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My National Health Journalism Fellowship project involves exploring whether an approach taken by Grand Junction, western Colorado's largest city, could work elsewhere and possibly be a model for low-cost, high-quality near-universal health care, at least until something significant is done at the federal level.

I'm looking forward to going to Los Angeles Oct. 4!

Working with my colleague, Mariana Alvarado, I'll be reporting on a project about the link between obesity and poverty in children. The Tucson area has a higher-than-average rate of poverty, which disproportionately affects ethnic minorities. Obesity is widespread in those populations and is particularly rampant among Hispanics and American Indians, who are developing type 2 diabetes at increasingly young ages.

sinnes's picture

Through three separate stories I will delve into some of Wisconsin's most poignant health disparities, including infant mortality rates that are worse than those in some third-world countries, one Madison African-American community's grassroots campaign to combat smoking through photodocumentation and support groups, and the lack of health care faced by many Latino dairy workers, who now help prop up the state's farming industry.

The yearning for a male child in some Asian cultures -- Indian, Korean and Chinese in particular – runs deep. A male child is perceived as someone who will be a breadwinner when he grows up and take care of his parents in their old age, someone who will also continue the family line. In India, a girl child is viewed as a net loss to the family, mostly because when she is given away in marriage, she is expected to bring with her a dowry, a practice that still persists, despite the fact that it was banned in that country many years ago.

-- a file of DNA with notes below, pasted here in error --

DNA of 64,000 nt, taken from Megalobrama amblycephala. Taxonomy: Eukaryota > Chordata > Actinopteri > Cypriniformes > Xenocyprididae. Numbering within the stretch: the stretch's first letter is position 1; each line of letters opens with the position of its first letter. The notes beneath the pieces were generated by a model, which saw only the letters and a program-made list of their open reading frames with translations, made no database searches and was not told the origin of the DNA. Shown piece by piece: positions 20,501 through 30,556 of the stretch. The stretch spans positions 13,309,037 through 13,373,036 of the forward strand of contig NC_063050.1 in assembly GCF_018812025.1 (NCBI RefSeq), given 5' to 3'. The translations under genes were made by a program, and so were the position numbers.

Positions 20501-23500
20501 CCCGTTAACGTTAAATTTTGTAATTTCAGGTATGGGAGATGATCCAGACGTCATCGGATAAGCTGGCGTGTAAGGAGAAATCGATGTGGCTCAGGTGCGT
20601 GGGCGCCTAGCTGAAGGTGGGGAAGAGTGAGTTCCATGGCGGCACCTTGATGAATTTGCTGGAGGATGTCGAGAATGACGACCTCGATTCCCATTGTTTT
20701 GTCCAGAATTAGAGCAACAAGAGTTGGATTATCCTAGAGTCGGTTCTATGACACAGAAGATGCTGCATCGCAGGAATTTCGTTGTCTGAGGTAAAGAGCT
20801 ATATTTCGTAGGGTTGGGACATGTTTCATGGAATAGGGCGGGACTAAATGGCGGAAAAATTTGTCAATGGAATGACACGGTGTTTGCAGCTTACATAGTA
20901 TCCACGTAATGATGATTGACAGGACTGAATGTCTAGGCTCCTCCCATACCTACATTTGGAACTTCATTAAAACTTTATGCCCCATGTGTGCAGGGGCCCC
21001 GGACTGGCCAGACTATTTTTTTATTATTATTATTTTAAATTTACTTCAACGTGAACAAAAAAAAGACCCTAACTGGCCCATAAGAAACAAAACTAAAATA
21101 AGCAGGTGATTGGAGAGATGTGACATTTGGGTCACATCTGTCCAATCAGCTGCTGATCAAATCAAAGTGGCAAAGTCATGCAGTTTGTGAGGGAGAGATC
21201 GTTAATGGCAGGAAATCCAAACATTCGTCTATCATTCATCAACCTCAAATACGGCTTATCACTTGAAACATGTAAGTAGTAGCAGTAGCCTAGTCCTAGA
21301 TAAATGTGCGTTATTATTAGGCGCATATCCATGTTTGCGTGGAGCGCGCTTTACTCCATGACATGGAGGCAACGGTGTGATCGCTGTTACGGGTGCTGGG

vijisundaram's picture

Recently, at a meeting of social workers serving African immigrants, I brought up the issue of mental health. “We don’t have a problem with mental illness in the African community,” a caseworker told me, citing the resilience of a population largely familiar with extreme poverty, human rights abuses, and instability.

Laura Starecheski's picture

A little known Oregon law requires hospitals to provide written notification of serious adverse events to all victims (or families of victims). The law is largely ignored; last year 40 such written notifications were recorded, though national studies of medical errors predict there likely were over 1,000 such events at Oregon hospitals.

Clair Jordan, the executive director of the Texas Nurses Association for the past 30 years, has seen nurses in a lot of difficult situations.

William Heisel's picture

An intriguing New York Times blog post today highlights a geo-coded map created by blogger Stephen Worley showing that the farthest away any American in the contiguous 48 states can get from a McDonalds is a mere 107 miles — a mere two-hour drive from a 540-calorie Big Mac.

Barbara Feder Ostrov's picture

We've all done it at some point or another. Waking up after a fitful night of sleep, we've pumped ourselves full of caffeine and sugar to get through the day. Despite our efforts, we remain on the verge of exhaustion, struggling to concentrate on any topic for more than about 12 seconds. Fortunately, there's lots of help. Stephen Covey's phenomenally successful The Seven Habits of Highly Effective People and Covey and Roger Merrill's First Things First are just two of the many avalable time management books and seminars.

Jeff Kelly Lowenstein's picture

Nurses have one of the toughest jobs in health care.

Anyone who has delivered a baby in a hospital knows how much work they do, only to see all the credit go to the doctor who comes in for the final few minutes. How many photos have you seen of a nurse holding a brand new baby?

William Heisel's picture

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